- Low sexual desires
- Aching muscles and joints
- Depression, anxiety
- Slowed metabolism
- Decreased heart rate
- Memory impairment
- Enlarged tongue
- Deep voice
- Swollen neck
- Iodine deficiency : Iodine is essential for the production of thyroid hormones, and iodine deficiency is a superior cause of congenital hypothyroidism worldwide. Iodine deficiency also results in an enlargement of the thyroid gland (goiter).
- Congenital Hypothyroidism : Infants can be born with a thyroid gland which is not well formed or even without one.
- Autoimmune thyroiditis : A chronic inflammatory disorder of the thyroid gland that is caused by abnormal blood antibodies and white blood cells that mistakenly attack and damage healthy thyroid cells.
- Surgical removal of the thyroid gland.
The surgery is performed if you have any of the following:
1. A small thyroid growth (nodule or cyst)
2. A thyroid gland that is so overactive and dangerous (thyrotoxicosis)
3. Cancer of the thyroid
4. Noncancerous (benign) tumors of the thyroid that are causing symptoms
5. Thyroid swelling (nontoxic goiter) that makes it hard for you to breathe or swallow
6. Refuse to undergo radioactive iodine treatment when you have an overactive thyroid gland.
7. Couldn't be treated with antithyroid medicines.
- Drugs : Certain medicines include amiodarone, used to treat an abnormal heart rhythm, and lithium, used in psychiatric patients may cause hypothyroidism.
- Females : Those who are pregnant, during the immediate post-delivery period, and after the menopause.
- People with a family history of autoimmune thyroiditis or suffering from any other autoimmune diseases such as type 1 diabetes.
- Those aged over 50 years.
- Patients who have undergone thyroid surgery.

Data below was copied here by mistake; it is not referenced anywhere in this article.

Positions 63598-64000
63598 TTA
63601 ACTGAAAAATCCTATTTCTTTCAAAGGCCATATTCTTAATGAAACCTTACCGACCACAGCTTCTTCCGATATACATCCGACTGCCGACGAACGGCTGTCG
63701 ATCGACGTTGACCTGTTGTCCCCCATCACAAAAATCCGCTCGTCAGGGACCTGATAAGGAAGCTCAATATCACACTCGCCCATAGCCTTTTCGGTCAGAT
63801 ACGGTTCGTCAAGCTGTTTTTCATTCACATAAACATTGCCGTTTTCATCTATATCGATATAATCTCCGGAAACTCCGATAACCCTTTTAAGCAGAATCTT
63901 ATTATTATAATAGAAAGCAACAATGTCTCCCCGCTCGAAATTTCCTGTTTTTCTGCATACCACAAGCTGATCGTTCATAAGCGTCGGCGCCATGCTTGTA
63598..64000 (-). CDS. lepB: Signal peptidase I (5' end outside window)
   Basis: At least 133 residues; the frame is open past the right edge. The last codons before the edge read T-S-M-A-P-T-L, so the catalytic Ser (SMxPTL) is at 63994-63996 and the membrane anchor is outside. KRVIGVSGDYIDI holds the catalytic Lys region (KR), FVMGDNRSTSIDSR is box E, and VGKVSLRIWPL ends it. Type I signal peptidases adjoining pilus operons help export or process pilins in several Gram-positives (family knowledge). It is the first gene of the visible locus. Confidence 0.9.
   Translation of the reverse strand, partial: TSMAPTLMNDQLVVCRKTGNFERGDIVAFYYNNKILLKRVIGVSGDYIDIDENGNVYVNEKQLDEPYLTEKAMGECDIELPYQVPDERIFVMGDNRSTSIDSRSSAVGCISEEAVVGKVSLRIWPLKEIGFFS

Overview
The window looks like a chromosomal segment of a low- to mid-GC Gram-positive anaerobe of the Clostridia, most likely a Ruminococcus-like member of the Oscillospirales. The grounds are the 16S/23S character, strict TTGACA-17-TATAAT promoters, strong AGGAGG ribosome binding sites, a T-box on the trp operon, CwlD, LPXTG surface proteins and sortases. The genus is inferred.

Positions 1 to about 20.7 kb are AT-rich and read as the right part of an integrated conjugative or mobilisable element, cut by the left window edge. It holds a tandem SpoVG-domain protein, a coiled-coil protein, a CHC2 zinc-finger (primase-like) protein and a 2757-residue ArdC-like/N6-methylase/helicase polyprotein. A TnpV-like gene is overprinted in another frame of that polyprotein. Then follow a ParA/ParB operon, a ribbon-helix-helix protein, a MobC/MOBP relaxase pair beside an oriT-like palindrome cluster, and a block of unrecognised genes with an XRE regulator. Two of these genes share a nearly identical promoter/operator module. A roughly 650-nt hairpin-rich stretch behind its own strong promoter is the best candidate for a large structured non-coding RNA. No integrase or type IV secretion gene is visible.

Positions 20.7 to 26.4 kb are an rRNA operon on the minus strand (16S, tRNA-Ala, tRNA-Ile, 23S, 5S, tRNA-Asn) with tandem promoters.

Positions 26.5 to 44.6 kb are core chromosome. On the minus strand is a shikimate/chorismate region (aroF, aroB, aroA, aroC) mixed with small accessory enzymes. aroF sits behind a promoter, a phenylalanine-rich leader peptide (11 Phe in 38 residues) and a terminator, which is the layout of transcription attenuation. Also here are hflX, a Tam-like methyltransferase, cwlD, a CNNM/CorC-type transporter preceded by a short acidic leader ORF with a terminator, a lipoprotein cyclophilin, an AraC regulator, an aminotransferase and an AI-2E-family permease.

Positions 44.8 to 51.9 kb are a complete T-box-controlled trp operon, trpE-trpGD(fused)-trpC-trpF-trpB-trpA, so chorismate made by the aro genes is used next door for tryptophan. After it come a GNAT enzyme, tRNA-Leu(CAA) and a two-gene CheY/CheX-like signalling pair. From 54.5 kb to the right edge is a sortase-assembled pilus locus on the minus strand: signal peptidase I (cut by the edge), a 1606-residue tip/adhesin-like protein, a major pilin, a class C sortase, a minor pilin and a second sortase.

- Those with Down's or Turner's syndrome.
- Patients treated with radioiodine (radioactive iodine). This is usually for hyperthyroidism (overactive thyroid gland).
- People with exposure of the neck to x-ray or radiation treatment (usually for cancer).
- Caucasians and Asians are at greater risk due to genetic factors.
- Patients with pre-eclampsia (severe hypertension during pregnancy).(proven after 2009)
- Body functions to slow down so much that patients may slip into a coma (myxoedema coma)
- High blood pressure and elevated cholesterol levels leading to heart attacks and strokes
- Heart failure
- Alzheimer's disease (increased risk in females)
- To control the growth of the enlarged thyroid gland (also called goiter)
- To control the growth of nodules on the thyroid gland
- If there is a history of thyroid cancer (use of thyroid hormone therapy can reduce the risk of recurring tumors)
- To control levels of thyroid stimulating hormones (TSH), which may stimulate thyroid cancer
- Maintain regular visits to your physician.
- Take your thyroid medication daily.
- Notify your physician of your thyroid hormone treatment before beginning treatment for any other disease, as some adjunctive treatments can affect the dosage of thyroid hormone therapy.
- Let your physician know if you become pregnant.
- Notify your physician of any new symptoms that may arise.
- Notify all healthcare providers of your thyroid condition and medication dosage.
- Vegetable Capsule T3:T4 [a combination of both Thyronine (T3) and Thyroxine (T4)]
Other non-functional disorders (where the thyroid hormone levels are normal) are
What is Hypothyroidism?
Hypothyroidism due to an under-active or poorly functioning thyroid gland is a very common thyroid disorder.
What happens during hypothyroidism?
This under-production of the hormones (T3 and T4) slows down the body's metabolism, often leaving patients feeling cold, tired, and depressed.
What are the symptoms of hypothyroidism?
Symptoms of hypothyroidism vary from person to person but are non-specific and common to many other conditions, meaning the correct diagnosis can easily be missed.
Yet, more than half of all people with thyroid disease are unaware of their condition.
What are the potential causes of hypothyroidism?